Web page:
ANNAPOLIS – Special interest groups have too much influence on political campaigns – at least that’s the word from those who spoke Thursday in favor of a bill that would establish a public financing system for General Assembly candidates.
“It’s a trust issue,” said the bill’s sponsor Sen. Paul G. Pinksy, D-Prince George’s, in a press conference. “For the public to have the confidence in us, then we have to get rid of all the variables, and private money is a variable.”
Both the Senate and the House of Delegates are considering a bill, known as the “Clean Elections” bill which would provide public money for state election campaigns if a candidate agrees to stricter spending limits.
If candidates decide to opt into the system, they would have to collect at least $5 from 350 or more registered voters in their districts in order to qualify for public financing. A House of Delegates candidate would then be eligible to receive as much as $80,000 in public funds for the primary and general elections. A Senate candidate could receive as much as $100,000 for the two races.
Candidates running against a privately funded opponent in the general election could receive matching funds up to $200,000 for a Senate race and $160,000 for a House seat.
In testimony before the Senate Education, Health and Environmental Affairs Committee, proponents of the legislation said that running a publicly financed campaign allows the candidate to spend more time with voters and less time raising money.
However, the $7.5 million yearly price tag for a public financing system had at least one witness at Thursday’s hearing concerned about the cost of the bill.
“To take $7.5 million of public funds and to not put it into schools or something that is more appropriate is wrong,” said Joyce E. Thomann, a retired Federal Elections Commission special assistant, and the lone opposition witness to the bill.
Both Sen. Pinksy and Delegate Jon S. Cardin, D-Baltimore County, the bill’s sponsor in the House, said that the funds will not be taken from taxpayer dollars but from unclaimed property funds collected by the state.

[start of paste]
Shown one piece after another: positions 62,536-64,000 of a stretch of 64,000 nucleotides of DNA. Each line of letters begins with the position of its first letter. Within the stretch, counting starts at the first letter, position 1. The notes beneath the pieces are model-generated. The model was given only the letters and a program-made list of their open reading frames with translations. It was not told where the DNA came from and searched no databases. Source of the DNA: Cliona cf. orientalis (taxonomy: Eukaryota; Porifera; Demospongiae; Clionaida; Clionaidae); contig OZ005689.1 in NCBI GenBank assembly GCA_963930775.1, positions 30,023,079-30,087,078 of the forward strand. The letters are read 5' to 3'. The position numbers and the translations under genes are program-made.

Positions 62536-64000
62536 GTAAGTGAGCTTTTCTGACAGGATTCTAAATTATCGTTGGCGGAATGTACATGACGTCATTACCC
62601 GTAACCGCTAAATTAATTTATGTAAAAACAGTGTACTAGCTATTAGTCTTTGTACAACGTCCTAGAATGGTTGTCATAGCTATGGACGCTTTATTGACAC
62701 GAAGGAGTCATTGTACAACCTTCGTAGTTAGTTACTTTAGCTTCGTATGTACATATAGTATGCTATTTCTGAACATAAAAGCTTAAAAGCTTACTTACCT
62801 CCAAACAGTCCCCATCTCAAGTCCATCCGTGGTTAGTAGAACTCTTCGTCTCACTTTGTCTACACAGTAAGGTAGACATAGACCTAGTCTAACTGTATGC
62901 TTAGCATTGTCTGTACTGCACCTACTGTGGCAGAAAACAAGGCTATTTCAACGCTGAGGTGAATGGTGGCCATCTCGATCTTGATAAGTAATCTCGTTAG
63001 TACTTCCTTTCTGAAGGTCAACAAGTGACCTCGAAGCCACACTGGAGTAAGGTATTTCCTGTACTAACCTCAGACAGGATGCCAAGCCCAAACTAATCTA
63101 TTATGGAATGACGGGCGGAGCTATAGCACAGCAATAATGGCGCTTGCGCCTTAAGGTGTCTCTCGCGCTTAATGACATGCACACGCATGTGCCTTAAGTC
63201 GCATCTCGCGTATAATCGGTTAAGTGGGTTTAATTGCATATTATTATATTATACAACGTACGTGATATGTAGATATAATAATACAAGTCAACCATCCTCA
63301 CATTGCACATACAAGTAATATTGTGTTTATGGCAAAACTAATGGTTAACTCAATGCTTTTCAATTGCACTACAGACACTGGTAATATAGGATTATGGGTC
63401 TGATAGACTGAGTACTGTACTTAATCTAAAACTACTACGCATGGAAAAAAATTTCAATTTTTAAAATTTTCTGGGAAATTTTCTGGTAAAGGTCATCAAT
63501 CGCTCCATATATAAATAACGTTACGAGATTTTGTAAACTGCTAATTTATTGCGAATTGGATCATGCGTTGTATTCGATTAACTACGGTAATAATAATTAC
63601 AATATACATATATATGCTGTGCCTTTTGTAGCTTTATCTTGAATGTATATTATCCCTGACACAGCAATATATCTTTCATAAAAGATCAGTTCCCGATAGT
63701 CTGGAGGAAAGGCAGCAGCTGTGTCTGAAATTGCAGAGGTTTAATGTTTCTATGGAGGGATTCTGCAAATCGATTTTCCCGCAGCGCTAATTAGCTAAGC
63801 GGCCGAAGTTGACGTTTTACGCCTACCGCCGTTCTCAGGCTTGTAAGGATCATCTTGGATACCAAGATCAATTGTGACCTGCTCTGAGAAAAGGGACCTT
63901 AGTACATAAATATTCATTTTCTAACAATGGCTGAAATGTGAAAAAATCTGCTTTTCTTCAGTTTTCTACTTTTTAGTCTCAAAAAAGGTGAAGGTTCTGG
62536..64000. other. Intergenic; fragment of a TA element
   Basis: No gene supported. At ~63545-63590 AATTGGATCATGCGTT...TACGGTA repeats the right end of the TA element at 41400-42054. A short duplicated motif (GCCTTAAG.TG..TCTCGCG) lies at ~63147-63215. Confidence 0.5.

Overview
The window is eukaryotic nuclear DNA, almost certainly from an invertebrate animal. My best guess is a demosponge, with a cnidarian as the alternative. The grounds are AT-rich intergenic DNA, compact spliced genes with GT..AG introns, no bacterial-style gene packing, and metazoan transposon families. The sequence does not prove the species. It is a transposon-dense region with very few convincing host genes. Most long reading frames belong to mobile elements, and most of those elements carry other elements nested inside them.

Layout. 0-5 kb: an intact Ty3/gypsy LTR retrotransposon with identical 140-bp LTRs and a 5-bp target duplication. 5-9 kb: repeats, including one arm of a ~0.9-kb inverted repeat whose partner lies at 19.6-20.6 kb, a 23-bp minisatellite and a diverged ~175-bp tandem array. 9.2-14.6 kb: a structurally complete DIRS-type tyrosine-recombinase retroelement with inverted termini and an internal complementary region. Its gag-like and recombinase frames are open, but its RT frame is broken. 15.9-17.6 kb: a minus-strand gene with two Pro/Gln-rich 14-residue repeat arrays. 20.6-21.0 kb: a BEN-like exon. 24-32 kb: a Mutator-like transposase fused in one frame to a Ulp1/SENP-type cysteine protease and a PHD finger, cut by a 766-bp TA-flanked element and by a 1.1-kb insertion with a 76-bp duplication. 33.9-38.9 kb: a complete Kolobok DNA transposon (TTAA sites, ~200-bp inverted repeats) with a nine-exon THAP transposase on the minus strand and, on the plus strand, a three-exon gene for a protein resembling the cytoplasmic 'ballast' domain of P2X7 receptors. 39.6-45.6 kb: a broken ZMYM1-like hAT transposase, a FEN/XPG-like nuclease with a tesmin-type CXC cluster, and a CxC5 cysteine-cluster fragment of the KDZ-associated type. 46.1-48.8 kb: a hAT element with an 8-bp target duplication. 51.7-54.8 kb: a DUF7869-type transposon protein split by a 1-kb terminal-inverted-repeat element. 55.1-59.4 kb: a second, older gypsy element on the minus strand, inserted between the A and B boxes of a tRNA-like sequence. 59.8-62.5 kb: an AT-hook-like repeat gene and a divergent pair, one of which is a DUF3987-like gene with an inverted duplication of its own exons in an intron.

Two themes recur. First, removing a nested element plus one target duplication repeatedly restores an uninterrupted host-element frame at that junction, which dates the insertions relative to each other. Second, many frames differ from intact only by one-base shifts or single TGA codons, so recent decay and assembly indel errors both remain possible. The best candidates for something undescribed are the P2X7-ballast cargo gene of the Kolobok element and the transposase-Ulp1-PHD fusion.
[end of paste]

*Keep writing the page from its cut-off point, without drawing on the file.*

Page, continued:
Thomann, however, warned that state can not afford the costs of a proposed Election Financing Commission, which the legislation would establish to monitor campaigns.
One of the bill’s co-sponsors, Sen. Jim Rosapepe, D-Prince George’s, estimates that last year some closely contested races for the state senate cost from $300,000 to $500,000.
According to a recent report by Progressive Maryland, a public interest group, campaign spending reached an all-time high in Maryland during the 2006 election cycle. Contributions to state candidates increased by 69 percent from 2002, while less than 3 percent of Marylanders actually gave money to a campaign.
“Our research shows that the money is coming from a very small group of people, and they’re writing big checks,” said Sean Dobson, acting director of Progressive Maryland and co-author of the report.
A public funding system also encourages candidates who might otherwise not have the funds or manpower to raise money to run for office, the groups said. Maine and Arizona passed similar legislation in the late 1990s and, according to Thursday’s testimony, has enjoyed success over the years.
“We have found that women, particularly African-Americans and Latinos who have used this system are especially likely to say that they would not have become candidates were it not for the public financing,” said Nick Nyhart, president and C.E.O. of Public Campaign in Washington, D.C. The bill passed the House of Delegates last year, but it died on the Senate floor late in the session. This year, Dobson said that through their lobbying efforts last year and with a month and a half still left to go in the session, he is more confident the legislation will pass.